Last week, on Remembrance Day, Pope Francis’ homily was on the Gospel of the day, on scandal and millstones. And I don’t know why, but I felt an interior “sting” when I read these words:
“…And a Christian who claims to be Christian, but does not live as a Christian, is one of these corrupt… …We all know someone who is in this situation and how much they wound the Church! Corrupt Christians, corrupt priests.”
Now, we might object – but who can really “live as a Christian”, since we are all sinners? The Holy Father pointed out that there is a difference between being a sinner, and being corrupt. A sinner, teaches Pope Francis, repents and seeks forgiveness, feels weak, feels that he is one of God’s children, humbles himself, and seeks salvation from Jesus. A corrupt person on the other hand, does not repent, and continues to sin, but pretends to be Christian. There is hope for them too, of course, if only they choose to end their whitewashed double life of corruption and accept that they are sinners like the rest of the world. In short – a sinner is open to conversion, but a corrupt person is not.
Wherever we might happen to fall in this spectrum between sinning tax collectors and corrupt Pharisees, the fact remains – the Pope said that there are corrupt Christians, there are corrupt priests. And somewhere, someone is going to be offended. And while I don’t quite know why I felt that interior “sting” when I first read the article, I know that another thought crossed my mind – that if it wasn’t the Pope who had said this, I could have just closed myself off, and “relativized” away the comment as “just” the words of some priest or some cardinal. But I couldn’t do that, because the man, the priest, who said those words, is the 266th successor of St. Peter.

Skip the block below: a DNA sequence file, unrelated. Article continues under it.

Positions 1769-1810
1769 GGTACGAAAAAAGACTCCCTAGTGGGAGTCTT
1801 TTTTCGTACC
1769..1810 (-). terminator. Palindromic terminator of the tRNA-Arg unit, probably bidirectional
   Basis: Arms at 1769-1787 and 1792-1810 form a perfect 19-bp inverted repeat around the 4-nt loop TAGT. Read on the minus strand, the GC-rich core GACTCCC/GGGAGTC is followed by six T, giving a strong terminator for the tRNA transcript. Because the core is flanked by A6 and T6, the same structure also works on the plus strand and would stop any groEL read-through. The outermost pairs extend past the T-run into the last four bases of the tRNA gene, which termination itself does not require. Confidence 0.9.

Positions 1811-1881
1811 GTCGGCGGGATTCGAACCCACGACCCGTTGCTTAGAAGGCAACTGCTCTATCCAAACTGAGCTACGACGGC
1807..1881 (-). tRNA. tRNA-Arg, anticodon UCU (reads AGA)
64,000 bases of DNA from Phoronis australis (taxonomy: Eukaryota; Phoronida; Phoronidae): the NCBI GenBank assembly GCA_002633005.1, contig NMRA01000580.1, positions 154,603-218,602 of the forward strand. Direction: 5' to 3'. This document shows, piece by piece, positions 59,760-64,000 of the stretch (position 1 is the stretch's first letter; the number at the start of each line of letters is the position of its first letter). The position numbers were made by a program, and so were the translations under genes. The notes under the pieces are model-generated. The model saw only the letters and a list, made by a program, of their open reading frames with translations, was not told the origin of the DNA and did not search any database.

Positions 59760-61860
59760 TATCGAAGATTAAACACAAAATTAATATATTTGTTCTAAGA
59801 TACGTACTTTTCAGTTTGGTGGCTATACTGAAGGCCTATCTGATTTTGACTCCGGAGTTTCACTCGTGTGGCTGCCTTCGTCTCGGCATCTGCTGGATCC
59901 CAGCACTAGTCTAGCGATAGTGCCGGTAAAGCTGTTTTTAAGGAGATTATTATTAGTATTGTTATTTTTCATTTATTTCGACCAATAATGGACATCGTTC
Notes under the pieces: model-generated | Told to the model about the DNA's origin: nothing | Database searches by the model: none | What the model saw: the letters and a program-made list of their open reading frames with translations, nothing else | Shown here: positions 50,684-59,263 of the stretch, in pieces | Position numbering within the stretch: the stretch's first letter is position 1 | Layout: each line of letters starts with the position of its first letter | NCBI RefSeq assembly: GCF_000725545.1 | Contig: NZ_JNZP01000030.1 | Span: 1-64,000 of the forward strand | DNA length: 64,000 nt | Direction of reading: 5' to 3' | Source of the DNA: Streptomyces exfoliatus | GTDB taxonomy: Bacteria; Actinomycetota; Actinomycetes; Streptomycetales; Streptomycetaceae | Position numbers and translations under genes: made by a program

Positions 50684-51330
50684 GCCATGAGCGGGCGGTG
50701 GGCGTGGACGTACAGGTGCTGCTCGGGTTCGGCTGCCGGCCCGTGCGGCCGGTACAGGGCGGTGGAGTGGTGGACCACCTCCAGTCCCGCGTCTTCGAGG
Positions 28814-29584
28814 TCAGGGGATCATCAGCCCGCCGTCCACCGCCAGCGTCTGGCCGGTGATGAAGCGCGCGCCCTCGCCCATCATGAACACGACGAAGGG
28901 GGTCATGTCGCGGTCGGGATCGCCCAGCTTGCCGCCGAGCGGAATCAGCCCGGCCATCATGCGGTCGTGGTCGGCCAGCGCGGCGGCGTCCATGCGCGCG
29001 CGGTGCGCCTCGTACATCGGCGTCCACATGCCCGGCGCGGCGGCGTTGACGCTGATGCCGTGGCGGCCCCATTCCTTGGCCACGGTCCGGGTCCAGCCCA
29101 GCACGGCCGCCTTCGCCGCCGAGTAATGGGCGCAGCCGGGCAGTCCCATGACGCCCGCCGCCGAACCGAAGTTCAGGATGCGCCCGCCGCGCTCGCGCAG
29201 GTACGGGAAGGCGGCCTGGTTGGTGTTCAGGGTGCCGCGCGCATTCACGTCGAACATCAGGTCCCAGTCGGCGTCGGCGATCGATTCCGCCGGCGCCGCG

I must admit that even to this day, Pope Francis says and does things I still sometimes find disconcerting. And while those memes – you know, the ones about how the secular media is contradicting itself when it tries to portray Pope Francis as the opposite of Pope Benedict XVI – are admirable and important from an apologetic point of view, I wonder if perhaps they also might have the unintended side effect of “relativizing” or smoothing over the prickliness of our current Pontiff’s words and actions?
What do I mean? Well, what if I really am put off by Pope Francis’ words? What if there in fact is something wrong with me and my views that the Holy Spirit is trying to tell me through the Pope’s words? Is it not a kind of whitewashing for me to constantly “re-interpret” anything that I don’t find agreeable until it is in line with my version of the way things should be?
For whatever reason, the Holy Spirit chose Pope Francis to lead the universal Church in the present time. And it’s the same Holy Spirit who, for whatever reason, chose St. Peter and St. Paul to be apostles in their time, whom we celebrate today on the feast of the Dedication of the Churches of St. Peter and St. Paul in Rome. Have another look at the epistles of St. Paul, and the epistles of St. Peter. They could be equally prickly with their words. Our Lord Jesus Christ Himself was not all sweetness and agreeable to all. That’s why “many of His disciples drew back and no longer went back with Him” when He told them about the greatest gift that He would give them.
Pope Francis is the Pope, because I believe that the Holy Spirit is on the move, as He is in every age. And whether or not I feel at all times that I “like” Pope Francis, or the things he says and does, I’m not going to let that reality of my sinfulness get in the way of my openness, and unswerving loyalty to Christ and His vicar on earth. Because if I do that, the gates of Hell are going to prevail against me.